Tthe day after the madness and the pulse a little closer to the rest levels Pep Guardiola did as usual. The Manchester City manager looked at his laptop to pass the forensic debrief and pressed the pause.
Guardiola had made it in the 73rd minute of the 2-2 thriller with Liverpool at the Etihad Stadium when Gabriel Jesus worked an opening to the right of the goal. Kevin De Bruyne was on the cut-back. Just pass it on to Kevin. But no. Jesus is still shooting at the side net and 50,000 voices are still screaming at him – more vociferously than De Bruyne.
The moment he had chased Guardiola after the match, which he recounted with such apparent frustration, he could not have seen better. Phil Foden to De Bruyne to Riyad Mahrez, substitute, at minute 94. Pause. The first touch on Foden is still visible, even though Mahrez has clearly decided to kick inside. Pause again. The move to Foden seems like an even better bet now. Play. Mahrez always sends the chipped shot high.
Guardiola understood. For him there can be no recriminations, especially not after such a dynamic team dynamic; a day he had so much to choose from, including his selection of Jesus and Raheem Sterling in the front row. His runs behind the Liverpool defense have caused all sorts of problems, testing the recovery rate of the midfielders and even making Virgil van Dijk look a little old at times.
“I pause … the game stops, nobody moves … the ball doesn’t pass here,” Guardiola said. “But in football, they have to make a decision in half a second. And it’s difficult, always. My reaction on the bench … Aaargh, how come we don’t do it? The hands that move. But then, I understand them. It’s difficult sometimes and, in the third final, in the box, it’s the most difficult position.
Guardiola spoke of a missed opportunity, as City had allowed Liverpool to stay alive in the race for the Premier League title when he could have been killed. But the above sentiment has been one of satisfaction, of confidence for the upcoming battles – the next of which comes at Atlético Madrid on Wednesday night in the quarter-finals of the Champions League; City is 1-0 up from the first leg. Then it’s Liverpool again in the FA Cup semi-final at Wembley on Saturday. And who knows? It could also be City v Liverpool in the Champions League final.
Much has been said and written about the nine victories of Jürgen Klopp’s career against the Guardiola teams; four came when the Liverpool manager was in charge of Borussia Dortmund and Guardiola was in Bayern Munich. No manager has come forward against Guardiola. For the record Guardiola also has nine wins, while now there are five draws.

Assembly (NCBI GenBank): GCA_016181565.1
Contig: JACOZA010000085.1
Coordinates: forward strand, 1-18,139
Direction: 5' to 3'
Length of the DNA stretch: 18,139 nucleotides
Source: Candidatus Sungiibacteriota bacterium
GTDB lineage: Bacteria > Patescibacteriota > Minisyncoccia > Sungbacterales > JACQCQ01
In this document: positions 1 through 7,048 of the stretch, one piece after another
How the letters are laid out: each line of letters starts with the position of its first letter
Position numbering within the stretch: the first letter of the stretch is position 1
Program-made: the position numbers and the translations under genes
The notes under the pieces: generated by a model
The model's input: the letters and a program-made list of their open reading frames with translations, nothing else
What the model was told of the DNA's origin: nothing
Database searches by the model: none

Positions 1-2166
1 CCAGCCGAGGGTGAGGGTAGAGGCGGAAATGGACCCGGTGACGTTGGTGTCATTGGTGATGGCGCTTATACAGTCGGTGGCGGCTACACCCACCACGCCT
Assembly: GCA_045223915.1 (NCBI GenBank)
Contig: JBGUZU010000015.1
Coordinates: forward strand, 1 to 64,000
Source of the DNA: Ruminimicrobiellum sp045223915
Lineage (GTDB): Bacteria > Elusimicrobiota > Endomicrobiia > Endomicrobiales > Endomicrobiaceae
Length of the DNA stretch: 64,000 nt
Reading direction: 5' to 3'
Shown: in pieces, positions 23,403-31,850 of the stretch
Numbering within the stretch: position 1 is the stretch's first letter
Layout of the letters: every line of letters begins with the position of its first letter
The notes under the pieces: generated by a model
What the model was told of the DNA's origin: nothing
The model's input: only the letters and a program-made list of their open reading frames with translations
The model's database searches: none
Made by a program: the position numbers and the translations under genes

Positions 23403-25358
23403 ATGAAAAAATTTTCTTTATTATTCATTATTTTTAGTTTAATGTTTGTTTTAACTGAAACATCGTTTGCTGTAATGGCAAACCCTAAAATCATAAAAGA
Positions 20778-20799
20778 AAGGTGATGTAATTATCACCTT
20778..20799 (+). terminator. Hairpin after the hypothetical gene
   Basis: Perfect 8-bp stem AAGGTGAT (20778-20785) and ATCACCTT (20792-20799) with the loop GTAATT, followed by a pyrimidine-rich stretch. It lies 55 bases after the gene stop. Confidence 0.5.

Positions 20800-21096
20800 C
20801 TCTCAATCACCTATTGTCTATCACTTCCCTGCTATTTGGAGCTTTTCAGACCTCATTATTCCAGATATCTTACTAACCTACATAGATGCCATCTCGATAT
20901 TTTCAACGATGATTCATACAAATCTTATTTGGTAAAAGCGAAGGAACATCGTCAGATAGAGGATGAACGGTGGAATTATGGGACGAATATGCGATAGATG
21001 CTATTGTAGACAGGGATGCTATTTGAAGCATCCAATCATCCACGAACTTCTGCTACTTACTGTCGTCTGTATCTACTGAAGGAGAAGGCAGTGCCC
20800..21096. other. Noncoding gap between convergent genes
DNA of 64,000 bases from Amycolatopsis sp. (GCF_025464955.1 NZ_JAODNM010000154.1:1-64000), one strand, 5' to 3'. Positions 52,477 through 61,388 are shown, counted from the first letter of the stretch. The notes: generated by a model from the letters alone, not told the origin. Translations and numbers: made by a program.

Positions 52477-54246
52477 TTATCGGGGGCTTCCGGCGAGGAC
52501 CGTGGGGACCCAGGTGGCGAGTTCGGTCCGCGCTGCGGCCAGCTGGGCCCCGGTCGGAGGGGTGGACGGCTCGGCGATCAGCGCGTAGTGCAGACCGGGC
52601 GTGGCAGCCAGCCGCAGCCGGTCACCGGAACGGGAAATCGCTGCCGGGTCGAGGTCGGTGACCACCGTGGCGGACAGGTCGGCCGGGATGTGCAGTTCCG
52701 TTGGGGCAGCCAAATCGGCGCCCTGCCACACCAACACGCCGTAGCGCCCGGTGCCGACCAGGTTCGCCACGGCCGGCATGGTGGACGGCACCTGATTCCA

But Guardiola has been the leader in the last four seasons, winning four of the nine competitions in all competitions and losing just one. On Sunday, their players made much more good decisions than bad ones; they created a lot and gave up relatively little. There was a parallel to the 2-2 draw at Anfield earlier in the season in that city could be out of sight at half-time. Yes, contempt in the big moments is a concern, but more importantly the moments are created.
Guardiola knows it’s about performance levels and even De Bruyne, who is in electric form. “We played a good game and we deserved to win,” he said. “But in the end we took it. They have quality and we didn’t give too much.”
What was clear from the City field was how much respect Liverpool had for coming to play, which was in stark contrast to Atlético’s approach from the previous Tuesday. The Spanish team did not concede a single shot during the first leg.
“Against Atlético … where you play against such a defensive wall, it’s not the best game to play or watch,” De Bruyne said. “There’s nothing we can do. If a team comes here to play, it’s always a good game and Liverpool come here to play as they play.”
Atlético will clearly present a different challenge and, for City, the timing is relentless. Pause and recover on Monday. Travel Tuesday. No time to train, as Guardiola says. Then play. It will be the same routine that leads to the FA Cup semi-final.
Guardiola is aware Liverpool are at home in their quarter-finals of the Champions League, the second leg on Wednesday night against Benfica. “I can say, ‘Oh, thank you very much in the Premier League … I could give you an extra day,'” said Guardiola. In this country, it is impossible. And I like that because it will show if you can get over the bad times and play. “
De Bruyne is also in the groove. “It would be nice to think about the end of the season [title run-in] but you don’t have the time, ”he says.“ That’s probably a good thing because we just play, play, play and then we’ll see what happens. I think Atlético’s game will be a little tight at first, but it will change if the score stays the same. I don’t expect it to be a similar game to the first stage. “